Standards for Fed.R.Civ.P. 12(b)(6) Motions

In reviewing a motion to dismiss for failure to state a claim upon which relief can be granted under Fed.R.Civ.P. 12(b)(6), the Court must accept as true the facts alleged in the complaint and all reasonable inferences that can be drawn after construing them in the light most favorable to the non-movant. Pearson v. Miller, 988 F. Supp. 848, 852 (M.D.Pa. 1997) (citing Jordan v. Fox, Rothschild, O'Brien, and Frankel, Inc., 20 F.3d 1250, 1261 (3rd Cir. 1994)). Dismissal is limited to those instances where it is certain that no relief could be granted under any set of facts that could be proved. Alexander v. Whitman, 114 F.3d 1392, 1398 (3d Cir. 1997).


Defendants first assert that this Court should abstain from adjudicating this matter (1) under Pullman because there are uncertain issues of state law underlying plaintiffs' constitutional claims which could be avoided or narrowed depending upon how the state statute governing the Provident conversion is interpreted; and (2) under Burford in deference to the Commonwealth's administrative procedures for approving plans of conversion.

Prior decisional law has long supported the general proposition that federal courts lack the authority to abstain from the exercise of jurisdiction that has been conferred. New Orleans Public Service, Inc. v. Council of New Orleans, 491 U.S. 350, 358, 109 S.Ct. 2506, 2513, 105 L.Ed.2d 298 (1989). There are, however, some classes of cases in which the withholding of authorized relief because of undue interference with state proceedings is appropriate, but the courts have carefully defined the areas in which such "abstention" is permissible. Id., 491 U.S. at 359, 109 S.Ct. 2506. Abstention thus remains the exception, not the rule. Hawaii Housing Authority v. Midkiff, 467 U.S. 229, 236, 104 S.Ct. 2321, 2327, 81 L.Ed.2d 186 (1984).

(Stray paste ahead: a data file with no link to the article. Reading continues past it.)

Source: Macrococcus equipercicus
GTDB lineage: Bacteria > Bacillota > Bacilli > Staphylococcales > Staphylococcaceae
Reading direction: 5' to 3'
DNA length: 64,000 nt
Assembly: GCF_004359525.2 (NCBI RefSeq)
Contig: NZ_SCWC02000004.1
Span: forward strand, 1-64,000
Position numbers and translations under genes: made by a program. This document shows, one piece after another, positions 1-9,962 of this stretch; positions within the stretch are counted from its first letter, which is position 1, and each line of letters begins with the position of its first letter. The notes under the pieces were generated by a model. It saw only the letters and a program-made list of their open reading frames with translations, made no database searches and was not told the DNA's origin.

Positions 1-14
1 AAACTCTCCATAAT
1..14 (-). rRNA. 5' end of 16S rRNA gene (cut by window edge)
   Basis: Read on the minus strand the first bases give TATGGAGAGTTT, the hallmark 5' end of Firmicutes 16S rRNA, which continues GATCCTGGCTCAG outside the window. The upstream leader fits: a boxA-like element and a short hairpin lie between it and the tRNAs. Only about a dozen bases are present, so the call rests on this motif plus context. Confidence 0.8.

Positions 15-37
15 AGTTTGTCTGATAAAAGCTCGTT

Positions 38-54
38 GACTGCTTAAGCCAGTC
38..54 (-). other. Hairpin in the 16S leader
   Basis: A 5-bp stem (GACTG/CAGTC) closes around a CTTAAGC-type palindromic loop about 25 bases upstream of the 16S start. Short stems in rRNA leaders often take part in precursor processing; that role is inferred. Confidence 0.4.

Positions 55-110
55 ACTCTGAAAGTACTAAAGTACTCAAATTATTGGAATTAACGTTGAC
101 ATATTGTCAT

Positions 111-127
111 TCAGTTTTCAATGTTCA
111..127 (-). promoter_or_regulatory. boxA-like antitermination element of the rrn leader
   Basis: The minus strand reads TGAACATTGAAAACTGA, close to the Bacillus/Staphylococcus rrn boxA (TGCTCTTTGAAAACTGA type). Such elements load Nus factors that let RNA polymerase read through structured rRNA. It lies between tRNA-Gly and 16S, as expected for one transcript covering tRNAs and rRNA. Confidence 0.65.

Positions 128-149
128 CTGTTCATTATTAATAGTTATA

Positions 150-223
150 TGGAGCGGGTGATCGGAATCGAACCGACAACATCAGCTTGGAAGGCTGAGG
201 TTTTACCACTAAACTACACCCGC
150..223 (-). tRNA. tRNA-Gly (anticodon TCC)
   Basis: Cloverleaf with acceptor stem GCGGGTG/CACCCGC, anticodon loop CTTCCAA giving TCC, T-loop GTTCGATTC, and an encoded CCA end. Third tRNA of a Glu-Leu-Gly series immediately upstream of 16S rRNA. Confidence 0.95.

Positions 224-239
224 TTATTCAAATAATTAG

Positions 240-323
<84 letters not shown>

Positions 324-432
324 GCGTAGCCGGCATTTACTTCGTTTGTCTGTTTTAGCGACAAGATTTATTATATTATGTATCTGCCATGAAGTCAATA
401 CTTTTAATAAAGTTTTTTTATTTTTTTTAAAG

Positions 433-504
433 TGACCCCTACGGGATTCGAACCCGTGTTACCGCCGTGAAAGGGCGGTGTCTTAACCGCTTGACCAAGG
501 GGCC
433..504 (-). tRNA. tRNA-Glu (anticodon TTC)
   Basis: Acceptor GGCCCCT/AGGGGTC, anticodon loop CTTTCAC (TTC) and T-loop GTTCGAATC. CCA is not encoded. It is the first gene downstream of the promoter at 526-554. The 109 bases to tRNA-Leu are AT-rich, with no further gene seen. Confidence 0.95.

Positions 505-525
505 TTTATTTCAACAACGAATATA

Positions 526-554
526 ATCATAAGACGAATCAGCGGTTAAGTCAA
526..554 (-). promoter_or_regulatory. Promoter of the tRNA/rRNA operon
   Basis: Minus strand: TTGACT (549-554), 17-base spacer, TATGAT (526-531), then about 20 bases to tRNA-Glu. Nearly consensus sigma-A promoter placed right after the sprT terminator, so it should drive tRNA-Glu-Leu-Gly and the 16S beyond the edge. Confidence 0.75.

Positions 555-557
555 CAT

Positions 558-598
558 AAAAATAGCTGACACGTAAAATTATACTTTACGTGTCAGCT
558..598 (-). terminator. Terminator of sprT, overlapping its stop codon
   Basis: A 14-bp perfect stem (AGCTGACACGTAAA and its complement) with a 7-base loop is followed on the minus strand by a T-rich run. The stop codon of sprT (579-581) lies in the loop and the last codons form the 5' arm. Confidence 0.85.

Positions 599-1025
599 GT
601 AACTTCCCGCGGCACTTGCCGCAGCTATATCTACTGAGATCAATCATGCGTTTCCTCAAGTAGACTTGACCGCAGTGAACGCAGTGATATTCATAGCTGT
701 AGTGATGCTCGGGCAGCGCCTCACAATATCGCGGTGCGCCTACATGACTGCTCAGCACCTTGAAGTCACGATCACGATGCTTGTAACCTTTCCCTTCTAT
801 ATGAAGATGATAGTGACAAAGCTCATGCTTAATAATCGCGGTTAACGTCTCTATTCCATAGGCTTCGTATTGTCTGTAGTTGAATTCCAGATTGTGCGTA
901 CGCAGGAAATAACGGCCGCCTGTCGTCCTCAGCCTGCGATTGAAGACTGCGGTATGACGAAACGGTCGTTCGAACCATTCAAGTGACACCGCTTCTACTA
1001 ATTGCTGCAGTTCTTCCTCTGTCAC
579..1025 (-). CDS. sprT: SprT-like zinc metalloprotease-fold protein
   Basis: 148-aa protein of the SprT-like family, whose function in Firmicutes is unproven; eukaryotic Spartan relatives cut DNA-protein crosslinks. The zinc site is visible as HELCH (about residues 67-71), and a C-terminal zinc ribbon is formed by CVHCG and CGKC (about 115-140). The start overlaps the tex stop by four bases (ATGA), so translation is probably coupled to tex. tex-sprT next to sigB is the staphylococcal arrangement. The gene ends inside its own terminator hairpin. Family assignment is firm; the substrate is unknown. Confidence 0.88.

In Burford v. Sun Oil Co., supra, the plaintiffs sought to challenge the reasonableness of the Texas Railroad Commission's grant of an oil drilling permit under the Fourteenth Amendment. Noting that the constitutional challenge was of minimal federal importance in that the primary issue presented was whether the commission had properly applied Texas' complex oil and gas regulations, the Supreme Court concluded that "a sound respect for the independence of state action required the federal equity court to stay its hand." 319 U.S. at 334, 63 S.Ct. at 1107.